It’s been 25 years since the dawn of a project that – in slightly different circumstances – might have led to a very different type of motorcycle being in common use today. Back in the early Nineties, Swedish suspension specialists Öhlins were convinced that two-wheel-drive promised a motorcycling revolution and began work on a system that came closer than you might have thought to reaching mass-market production.
The firm’s technology eventually saw off-road racing success and even reached production in the short-lived Yamaha WR450F 2-Trac, but below that visible surface was a much larger project that envisioned bikes of all types, from scooters to superbikes, driven by both wheels.
The Öhlins two-wheel drive research project was green-lit for a feasibility study in 1992 and was to become a 15-year-long crusade to bring power to both ends of bikes, with dozens of prototypes made to experiment with the idea. Now, long after the project was shelved in 2007, we’ve got pictures of some of the most interesting ones.
In the context of the early Nineties, two-wheel drive made a lot of sense. At the time, four wheel drive was the technology du jour in cars. It was just a decade since Audi’s Quattro first brought all-wheel drive to mainstream attention, dominating the World Rally Championship, and manufacturers all over the world were engineering all-wheel drive systems to fit everything from sub-1000cc minicars like the Subaru Justy to supercars like the Bugatti EB110. It was an engineering advance that was also proving to be a massive marketing tool, so it’s little surprise that several bike firms started looking at the idea.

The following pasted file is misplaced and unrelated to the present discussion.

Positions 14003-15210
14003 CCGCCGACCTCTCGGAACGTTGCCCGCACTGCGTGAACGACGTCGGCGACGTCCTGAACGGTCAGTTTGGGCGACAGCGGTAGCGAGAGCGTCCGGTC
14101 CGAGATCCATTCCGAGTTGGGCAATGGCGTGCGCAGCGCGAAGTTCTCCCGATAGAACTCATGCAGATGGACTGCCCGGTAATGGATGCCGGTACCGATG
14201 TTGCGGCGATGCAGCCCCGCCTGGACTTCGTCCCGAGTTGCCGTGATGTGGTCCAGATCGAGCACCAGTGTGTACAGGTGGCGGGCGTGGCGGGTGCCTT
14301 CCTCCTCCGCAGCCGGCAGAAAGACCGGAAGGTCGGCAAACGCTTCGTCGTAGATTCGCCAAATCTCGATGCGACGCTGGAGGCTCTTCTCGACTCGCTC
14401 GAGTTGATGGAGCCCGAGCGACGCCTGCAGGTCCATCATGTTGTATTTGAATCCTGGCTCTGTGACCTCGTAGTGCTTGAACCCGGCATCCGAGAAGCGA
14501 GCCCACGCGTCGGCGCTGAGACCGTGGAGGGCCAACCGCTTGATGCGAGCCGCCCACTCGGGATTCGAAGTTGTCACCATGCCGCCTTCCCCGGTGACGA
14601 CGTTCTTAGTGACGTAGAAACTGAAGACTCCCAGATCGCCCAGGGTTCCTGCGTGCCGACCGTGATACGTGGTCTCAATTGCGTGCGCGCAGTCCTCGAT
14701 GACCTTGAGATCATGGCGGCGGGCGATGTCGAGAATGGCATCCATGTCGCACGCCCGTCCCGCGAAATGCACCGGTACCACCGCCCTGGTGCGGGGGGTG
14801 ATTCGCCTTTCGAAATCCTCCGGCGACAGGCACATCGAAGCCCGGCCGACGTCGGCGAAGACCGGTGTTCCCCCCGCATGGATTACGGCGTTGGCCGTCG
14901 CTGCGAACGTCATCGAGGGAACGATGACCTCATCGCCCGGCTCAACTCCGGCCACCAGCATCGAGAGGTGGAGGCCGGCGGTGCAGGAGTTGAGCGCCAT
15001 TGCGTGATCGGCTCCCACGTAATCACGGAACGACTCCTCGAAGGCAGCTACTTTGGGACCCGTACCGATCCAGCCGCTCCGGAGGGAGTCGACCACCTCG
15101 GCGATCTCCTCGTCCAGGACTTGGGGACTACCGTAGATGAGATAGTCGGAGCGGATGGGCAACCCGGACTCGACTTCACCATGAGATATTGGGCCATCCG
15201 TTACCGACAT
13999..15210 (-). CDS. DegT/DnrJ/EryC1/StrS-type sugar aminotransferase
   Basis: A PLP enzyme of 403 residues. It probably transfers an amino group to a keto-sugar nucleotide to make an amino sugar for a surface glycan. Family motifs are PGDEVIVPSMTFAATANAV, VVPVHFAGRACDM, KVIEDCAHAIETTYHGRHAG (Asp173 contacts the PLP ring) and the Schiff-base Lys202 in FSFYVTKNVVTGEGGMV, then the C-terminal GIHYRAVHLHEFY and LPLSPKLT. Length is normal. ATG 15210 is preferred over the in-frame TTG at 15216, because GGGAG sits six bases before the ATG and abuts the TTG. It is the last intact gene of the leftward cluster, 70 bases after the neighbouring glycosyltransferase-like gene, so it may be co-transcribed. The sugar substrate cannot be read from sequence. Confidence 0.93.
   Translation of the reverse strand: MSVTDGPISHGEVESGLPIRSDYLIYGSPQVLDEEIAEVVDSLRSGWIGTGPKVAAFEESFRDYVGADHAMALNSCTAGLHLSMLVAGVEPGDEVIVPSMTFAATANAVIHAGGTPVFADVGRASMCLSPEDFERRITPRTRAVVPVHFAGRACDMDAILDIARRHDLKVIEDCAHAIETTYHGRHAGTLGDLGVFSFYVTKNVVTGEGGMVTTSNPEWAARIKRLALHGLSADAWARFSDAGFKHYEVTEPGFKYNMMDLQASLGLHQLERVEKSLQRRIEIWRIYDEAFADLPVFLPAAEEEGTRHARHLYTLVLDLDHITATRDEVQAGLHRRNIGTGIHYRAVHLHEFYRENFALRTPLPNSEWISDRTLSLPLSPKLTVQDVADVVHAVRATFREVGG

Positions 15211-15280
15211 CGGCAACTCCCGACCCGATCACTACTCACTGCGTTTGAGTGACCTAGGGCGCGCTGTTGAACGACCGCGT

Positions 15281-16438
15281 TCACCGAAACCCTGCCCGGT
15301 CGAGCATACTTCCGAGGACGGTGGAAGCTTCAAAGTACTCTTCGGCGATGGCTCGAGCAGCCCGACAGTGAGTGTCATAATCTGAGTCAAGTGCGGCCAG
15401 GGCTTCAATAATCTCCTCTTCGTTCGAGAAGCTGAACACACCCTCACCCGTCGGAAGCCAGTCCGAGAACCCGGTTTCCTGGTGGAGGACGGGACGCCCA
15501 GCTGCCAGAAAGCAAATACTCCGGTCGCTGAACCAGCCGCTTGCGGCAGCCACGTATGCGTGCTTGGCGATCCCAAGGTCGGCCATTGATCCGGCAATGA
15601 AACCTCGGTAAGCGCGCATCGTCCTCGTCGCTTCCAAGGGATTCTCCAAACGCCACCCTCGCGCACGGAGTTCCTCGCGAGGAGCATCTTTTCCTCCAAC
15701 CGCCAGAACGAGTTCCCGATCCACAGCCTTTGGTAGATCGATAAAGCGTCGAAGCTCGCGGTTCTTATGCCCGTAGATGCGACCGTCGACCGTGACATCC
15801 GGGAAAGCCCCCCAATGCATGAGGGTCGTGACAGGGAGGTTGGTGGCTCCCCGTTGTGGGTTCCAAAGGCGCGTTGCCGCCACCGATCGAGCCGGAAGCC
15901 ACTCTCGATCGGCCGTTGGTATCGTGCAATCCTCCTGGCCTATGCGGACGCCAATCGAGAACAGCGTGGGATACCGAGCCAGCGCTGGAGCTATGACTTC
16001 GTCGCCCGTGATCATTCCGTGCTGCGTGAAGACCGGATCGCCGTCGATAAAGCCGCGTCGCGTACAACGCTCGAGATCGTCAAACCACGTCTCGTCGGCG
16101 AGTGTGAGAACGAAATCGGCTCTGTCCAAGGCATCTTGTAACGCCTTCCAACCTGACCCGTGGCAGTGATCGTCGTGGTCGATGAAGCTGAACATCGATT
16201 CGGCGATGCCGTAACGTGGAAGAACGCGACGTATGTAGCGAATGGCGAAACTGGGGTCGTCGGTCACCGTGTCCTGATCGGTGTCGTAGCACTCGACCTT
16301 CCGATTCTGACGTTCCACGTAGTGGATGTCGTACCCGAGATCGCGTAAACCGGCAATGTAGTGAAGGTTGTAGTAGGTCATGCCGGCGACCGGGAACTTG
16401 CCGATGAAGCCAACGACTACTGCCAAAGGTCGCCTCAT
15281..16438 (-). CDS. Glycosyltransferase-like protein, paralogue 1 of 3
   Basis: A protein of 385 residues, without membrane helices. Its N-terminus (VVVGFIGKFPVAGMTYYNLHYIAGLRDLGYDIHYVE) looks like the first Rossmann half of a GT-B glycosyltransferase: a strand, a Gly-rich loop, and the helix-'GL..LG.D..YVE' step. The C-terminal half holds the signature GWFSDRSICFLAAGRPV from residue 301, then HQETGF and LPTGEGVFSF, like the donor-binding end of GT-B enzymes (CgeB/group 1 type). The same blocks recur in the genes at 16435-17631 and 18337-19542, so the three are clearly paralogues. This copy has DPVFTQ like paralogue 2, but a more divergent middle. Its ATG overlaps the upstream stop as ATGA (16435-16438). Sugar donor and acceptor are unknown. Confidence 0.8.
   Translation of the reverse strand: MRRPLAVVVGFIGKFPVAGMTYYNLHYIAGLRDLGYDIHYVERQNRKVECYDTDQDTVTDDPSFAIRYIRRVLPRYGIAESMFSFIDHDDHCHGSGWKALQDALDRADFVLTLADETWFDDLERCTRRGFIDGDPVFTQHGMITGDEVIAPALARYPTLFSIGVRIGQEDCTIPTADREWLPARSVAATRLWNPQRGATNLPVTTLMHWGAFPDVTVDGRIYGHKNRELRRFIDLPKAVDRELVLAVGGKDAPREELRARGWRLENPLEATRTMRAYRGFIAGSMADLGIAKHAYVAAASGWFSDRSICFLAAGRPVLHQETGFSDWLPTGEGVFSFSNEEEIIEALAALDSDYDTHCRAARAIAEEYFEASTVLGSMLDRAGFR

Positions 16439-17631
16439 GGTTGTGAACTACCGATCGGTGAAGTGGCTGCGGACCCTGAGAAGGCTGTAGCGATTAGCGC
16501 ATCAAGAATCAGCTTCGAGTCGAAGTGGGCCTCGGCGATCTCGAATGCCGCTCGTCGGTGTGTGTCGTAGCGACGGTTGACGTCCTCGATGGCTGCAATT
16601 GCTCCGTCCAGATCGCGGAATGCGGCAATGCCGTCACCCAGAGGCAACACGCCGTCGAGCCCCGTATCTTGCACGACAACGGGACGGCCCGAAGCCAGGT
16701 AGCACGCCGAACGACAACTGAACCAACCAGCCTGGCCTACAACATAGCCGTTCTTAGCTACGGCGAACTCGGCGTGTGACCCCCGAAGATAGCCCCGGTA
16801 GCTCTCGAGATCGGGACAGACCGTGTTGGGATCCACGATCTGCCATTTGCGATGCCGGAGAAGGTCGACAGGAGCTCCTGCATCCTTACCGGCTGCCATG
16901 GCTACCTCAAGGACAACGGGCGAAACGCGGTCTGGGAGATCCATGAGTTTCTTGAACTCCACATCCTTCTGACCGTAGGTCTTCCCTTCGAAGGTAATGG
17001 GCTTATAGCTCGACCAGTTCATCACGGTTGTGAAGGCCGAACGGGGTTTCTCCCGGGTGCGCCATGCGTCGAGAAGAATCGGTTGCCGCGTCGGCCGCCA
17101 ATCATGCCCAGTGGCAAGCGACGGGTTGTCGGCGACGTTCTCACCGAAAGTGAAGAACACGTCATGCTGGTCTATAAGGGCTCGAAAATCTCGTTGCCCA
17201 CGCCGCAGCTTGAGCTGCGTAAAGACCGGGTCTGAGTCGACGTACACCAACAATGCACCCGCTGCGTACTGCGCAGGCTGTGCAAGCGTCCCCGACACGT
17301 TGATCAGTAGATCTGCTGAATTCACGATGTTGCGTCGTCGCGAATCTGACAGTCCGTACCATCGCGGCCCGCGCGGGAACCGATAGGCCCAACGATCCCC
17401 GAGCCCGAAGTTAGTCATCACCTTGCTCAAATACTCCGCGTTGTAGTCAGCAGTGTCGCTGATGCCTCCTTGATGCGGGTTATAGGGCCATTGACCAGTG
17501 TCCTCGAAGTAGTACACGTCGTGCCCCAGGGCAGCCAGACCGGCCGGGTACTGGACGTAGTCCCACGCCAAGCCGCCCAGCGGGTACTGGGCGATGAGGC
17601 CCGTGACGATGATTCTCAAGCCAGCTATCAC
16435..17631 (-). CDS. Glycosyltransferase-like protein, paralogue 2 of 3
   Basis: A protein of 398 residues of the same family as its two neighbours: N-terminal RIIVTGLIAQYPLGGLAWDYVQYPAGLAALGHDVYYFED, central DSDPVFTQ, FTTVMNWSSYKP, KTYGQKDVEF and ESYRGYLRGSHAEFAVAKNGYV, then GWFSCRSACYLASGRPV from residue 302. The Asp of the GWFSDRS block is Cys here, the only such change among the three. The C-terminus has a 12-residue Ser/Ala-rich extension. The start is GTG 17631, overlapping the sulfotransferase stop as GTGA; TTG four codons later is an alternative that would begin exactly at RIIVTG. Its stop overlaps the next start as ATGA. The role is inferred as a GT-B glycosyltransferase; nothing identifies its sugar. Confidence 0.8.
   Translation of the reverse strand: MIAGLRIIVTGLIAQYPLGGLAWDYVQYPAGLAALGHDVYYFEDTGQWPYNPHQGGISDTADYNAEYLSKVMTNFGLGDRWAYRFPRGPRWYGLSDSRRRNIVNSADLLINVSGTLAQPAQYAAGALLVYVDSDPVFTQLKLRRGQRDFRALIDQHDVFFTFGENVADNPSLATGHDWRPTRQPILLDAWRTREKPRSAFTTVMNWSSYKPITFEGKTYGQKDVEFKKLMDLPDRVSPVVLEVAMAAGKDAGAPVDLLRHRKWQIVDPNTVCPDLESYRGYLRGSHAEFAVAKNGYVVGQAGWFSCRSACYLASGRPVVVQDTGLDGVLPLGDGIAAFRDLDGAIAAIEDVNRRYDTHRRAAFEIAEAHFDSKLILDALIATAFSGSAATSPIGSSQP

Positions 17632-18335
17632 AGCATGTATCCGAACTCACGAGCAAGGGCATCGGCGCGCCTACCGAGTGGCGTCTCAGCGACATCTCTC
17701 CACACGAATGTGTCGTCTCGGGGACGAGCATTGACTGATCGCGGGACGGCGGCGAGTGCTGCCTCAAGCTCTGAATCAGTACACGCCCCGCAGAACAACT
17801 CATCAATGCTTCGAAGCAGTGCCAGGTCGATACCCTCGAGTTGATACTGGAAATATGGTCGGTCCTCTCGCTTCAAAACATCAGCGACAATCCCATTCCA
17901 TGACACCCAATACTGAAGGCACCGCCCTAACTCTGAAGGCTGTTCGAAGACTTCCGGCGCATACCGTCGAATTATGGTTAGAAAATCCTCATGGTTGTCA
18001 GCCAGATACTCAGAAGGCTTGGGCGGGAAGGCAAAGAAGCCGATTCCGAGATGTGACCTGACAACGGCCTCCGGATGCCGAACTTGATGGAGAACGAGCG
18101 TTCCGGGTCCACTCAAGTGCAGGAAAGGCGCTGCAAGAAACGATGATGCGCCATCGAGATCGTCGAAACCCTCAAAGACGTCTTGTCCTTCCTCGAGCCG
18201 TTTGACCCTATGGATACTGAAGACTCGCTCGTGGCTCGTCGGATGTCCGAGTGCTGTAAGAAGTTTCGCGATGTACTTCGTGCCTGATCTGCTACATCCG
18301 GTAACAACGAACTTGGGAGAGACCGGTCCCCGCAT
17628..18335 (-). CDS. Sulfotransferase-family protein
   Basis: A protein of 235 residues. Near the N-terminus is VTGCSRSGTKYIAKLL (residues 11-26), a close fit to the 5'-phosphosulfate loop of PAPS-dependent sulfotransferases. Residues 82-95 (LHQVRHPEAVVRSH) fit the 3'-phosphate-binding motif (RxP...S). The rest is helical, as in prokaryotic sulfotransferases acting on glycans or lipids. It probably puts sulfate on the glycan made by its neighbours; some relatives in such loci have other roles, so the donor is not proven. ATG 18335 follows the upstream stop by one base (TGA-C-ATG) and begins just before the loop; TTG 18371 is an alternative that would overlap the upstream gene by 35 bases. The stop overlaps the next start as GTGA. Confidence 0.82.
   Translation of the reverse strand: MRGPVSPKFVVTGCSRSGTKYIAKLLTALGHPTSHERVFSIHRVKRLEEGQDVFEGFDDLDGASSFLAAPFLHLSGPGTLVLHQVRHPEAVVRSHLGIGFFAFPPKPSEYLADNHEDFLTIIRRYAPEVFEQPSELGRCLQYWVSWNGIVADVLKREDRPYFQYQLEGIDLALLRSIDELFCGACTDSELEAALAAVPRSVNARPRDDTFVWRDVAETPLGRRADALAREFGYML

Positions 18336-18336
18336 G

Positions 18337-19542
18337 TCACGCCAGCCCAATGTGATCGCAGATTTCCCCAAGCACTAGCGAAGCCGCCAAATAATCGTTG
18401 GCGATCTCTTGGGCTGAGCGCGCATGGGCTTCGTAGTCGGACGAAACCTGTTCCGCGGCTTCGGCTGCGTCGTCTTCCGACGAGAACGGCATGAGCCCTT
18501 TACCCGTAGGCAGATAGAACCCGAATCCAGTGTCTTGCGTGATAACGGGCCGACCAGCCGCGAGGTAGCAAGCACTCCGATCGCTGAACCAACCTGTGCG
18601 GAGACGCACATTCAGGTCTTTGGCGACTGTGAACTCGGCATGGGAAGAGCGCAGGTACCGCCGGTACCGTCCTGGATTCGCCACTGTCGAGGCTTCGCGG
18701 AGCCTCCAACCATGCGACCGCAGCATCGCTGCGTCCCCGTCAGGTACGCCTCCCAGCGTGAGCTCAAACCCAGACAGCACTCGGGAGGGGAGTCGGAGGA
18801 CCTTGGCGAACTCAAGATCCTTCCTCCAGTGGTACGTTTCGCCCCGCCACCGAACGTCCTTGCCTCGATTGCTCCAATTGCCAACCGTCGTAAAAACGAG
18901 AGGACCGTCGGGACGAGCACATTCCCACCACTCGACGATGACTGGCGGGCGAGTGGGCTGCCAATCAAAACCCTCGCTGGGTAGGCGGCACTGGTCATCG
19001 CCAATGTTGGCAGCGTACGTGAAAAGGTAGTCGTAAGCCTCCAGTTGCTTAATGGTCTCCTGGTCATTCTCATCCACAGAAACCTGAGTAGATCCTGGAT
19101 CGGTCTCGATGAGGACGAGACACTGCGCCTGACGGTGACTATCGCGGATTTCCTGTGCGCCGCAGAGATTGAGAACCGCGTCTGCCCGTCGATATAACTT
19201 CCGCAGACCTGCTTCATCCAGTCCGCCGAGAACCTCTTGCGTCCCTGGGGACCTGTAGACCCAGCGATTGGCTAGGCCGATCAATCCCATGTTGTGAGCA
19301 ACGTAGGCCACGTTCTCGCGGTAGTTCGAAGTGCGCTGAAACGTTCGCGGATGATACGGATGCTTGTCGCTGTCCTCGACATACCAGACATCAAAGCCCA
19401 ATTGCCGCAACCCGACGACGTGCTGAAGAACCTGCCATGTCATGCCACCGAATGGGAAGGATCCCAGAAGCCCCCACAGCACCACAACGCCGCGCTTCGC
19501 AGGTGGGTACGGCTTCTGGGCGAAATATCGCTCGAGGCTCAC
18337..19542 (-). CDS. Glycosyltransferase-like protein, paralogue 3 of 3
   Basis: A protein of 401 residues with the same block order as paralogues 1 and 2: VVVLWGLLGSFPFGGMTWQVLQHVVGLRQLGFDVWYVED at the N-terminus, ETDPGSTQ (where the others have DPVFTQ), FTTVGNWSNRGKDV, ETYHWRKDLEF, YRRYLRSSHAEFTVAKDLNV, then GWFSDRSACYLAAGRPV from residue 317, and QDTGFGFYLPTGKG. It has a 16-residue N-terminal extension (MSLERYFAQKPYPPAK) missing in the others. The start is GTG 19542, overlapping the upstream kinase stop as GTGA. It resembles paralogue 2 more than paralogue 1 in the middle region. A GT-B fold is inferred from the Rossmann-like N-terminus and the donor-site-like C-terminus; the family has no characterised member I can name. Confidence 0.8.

But putting power to the front wheel of a bike isn’t straightforward. Öhlins wasn’t the first to attempt it – in fact you’d been able to buy a two-wheel drive Rokon Ranger since the Sixties – but finding a way to drive a wheel that steers, without compromising the suspension or adding too much weight or bulk, was key to making the concept a success.
Systems using shafts, chains or a combination of the two have been made to work, but Öhlins’ suspension experience meant it was more familiar than most with the potential of hydraulics. Forcing an uncompressible fluid, like oil, down flexible tubes from an engine-driven pump to a small, hub-mounted hydraulic motor was appealing as it meant a system could be engineered that would fit conventional bikes without redesigning their suspension or transmissions. That’s exactly what Öhlins did.
Although Öhlins had been working on the technology throughout the Nineties, it wasn’t until 2000 that the firm turned its attention to the possibilities that the system presented to road bikes.
It was in late 2001 that grainy pictures first emerged of a Yamaha R1 fitted with the Öhlins two wheel drive set-up, but in fact that wasn’t the very first attempt at translating the technology to the Tarmac.